Out in Santa Rosa, CA, Ani Morse, co-owner of Santa Rosa Printing, provides customers with individual, one-on-one computer and graphic arts training. An accredited art teacher, she has also taught in the Computer and Information Sciences department at Santa Rosa Junior College.
The one-on-one graphics courses (available in English and in Spanish) are suited for companies that design their own marketing materials, newsletters, etc. The ins-and-outs of the use of PageMaker, CorelDRAW, Illustrator, Photoshop and introductory Web design for in-house marketing departments are provided, usually to people who have had little or no previous art or computer training.
Morse teaches clients how to set up files for both film and digital output. She also is often faced with "God-awful, ugly designs," and will do make-overs and give basic design training.
Meanwhile, in San Diego, Consolidated Concepts offers individual training on software such as Quickbooks, Illustrator and Freehand. However, company Founder Todd Cazin reports he is also currently working on developing a seminar for next year's PIASD Print Week, called Print 101.
"I hope to cover the basics of printing," Cazin remarks. "It will begin with desktop publishing, then press, bindery and end in fulfillment. As a print broker we do a variety of printing, (and) I hope to incorporate it all. My goal is to make people better aware of what is needed to get a successful printed piece."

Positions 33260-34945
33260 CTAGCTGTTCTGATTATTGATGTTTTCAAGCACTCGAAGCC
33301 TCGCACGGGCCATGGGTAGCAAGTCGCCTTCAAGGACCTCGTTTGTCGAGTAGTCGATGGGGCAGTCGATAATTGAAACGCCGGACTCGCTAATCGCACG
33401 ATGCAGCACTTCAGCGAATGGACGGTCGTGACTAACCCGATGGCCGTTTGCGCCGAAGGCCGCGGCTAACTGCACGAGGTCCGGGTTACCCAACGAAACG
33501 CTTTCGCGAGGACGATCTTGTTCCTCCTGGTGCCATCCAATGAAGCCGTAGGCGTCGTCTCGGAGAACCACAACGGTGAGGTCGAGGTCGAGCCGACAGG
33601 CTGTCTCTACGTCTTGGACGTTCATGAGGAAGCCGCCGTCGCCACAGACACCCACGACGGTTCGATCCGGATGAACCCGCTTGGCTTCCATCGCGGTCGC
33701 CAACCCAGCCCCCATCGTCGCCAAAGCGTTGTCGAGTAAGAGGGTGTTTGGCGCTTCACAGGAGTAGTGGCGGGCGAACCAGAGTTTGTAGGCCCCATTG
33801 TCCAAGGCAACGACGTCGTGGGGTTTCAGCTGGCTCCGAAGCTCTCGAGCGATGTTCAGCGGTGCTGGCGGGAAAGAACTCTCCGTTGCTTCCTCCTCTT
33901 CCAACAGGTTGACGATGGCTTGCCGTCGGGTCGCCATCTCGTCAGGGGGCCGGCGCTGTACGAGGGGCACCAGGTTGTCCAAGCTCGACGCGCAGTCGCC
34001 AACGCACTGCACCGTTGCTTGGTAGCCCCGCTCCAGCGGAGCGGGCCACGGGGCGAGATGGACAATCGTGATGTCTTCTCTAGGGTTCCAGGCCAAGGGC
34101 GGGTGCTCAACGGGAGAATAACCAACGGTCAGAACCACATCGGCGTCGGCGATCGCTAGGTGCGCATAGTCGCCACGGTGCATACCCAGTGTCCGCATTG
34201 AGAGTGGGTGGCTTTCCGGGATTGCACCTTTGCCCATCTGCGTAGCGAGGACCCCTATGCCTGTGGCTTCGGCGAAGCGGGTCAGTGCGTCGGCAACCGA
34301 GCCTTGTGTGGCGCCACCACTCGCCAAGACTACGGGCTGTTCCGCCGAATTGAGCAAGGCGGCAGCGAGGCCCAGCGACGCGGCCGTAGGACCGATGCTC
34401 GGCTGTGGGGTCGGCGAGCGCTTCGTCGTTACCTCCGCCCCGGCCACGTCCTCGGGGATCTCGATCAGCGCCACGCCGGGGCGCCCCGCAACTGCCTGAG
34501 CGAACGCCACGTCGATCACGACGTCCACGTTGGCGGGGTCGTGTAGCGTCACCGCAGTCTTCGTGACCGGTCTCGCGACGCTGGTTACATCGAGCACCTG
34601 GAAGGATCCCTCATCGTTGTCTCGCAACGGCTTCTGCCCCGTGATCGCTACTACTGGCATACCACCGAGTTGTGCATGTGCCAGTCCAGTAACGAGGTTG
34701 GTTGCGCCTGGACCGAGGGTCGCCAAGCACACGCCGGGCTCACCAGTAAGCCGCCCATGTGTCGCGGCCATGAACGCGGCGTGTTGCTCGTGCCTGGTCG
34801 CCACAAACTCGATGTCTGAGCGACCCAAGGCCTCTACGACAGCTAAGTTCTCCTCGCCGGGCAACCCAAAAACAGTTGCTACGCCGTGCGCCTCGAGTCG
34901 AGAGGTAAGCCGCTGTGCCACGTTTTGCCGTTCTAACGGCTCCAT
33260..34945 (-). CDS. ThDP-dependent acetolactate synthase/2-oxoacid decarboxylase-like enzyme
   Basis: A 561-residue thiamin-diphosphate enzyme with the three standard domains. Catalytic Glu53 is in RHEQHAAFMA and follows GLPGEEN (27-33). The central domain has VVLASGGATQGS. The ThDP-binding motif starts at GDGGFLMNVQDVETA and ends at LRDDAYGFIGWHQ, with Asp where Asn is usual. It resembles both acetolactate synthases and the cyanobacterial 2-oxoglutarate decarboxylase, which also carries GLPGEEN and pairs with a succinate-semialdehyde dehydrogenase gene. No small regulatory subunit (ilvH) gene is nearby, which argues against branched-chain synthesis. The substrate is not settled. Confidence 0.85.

Once he gets the Print 101 program going, Cazin says he would like to offer it once a quarter. This, he maintains, should help eliminate some common problems printers face—the most plaguing being dealing with digital files.
"Our biggest problem is dealing with the Internet," Cazin assesses. "We have clients who assume that they can send us images downloaded from the Internet. They don't realize that 72 dpi doesn't cut it for printing."
Other issues he hopes to resolve include: file format—getting JPEGs and GIFs versus EPS and TIFF files; and color mode—getting RGB files versus CMYK files.
Not only does training reduce the number of problems and questions customers may have, adds LPT's Seitz, it also serves as an opportunity to share new technology and new techniques.
"Training helps significantly in helping customers in the creative and preplanning stages," Seitz observes. "By introducing customers to the workflow and processes, the planning and prep stages can be shortened—reducing turnaround time and, in turn, cost. Training also helps customers understand the overall printing process better by improving communications and generating synergy in the creative and printing process."
To try to help rectify the findings of its training survey, MAN Roland is developing a "Printing for Creatives Seminar" that will be offered to the North American creative community. "Our plan is to address some of the more common challenges that designers and art directors face when going to print," notes Christian Cerfontaine, director of marketing at MAN Roland. "As part of the program, we're also going to be publishing printing tips in the publications that creatives read."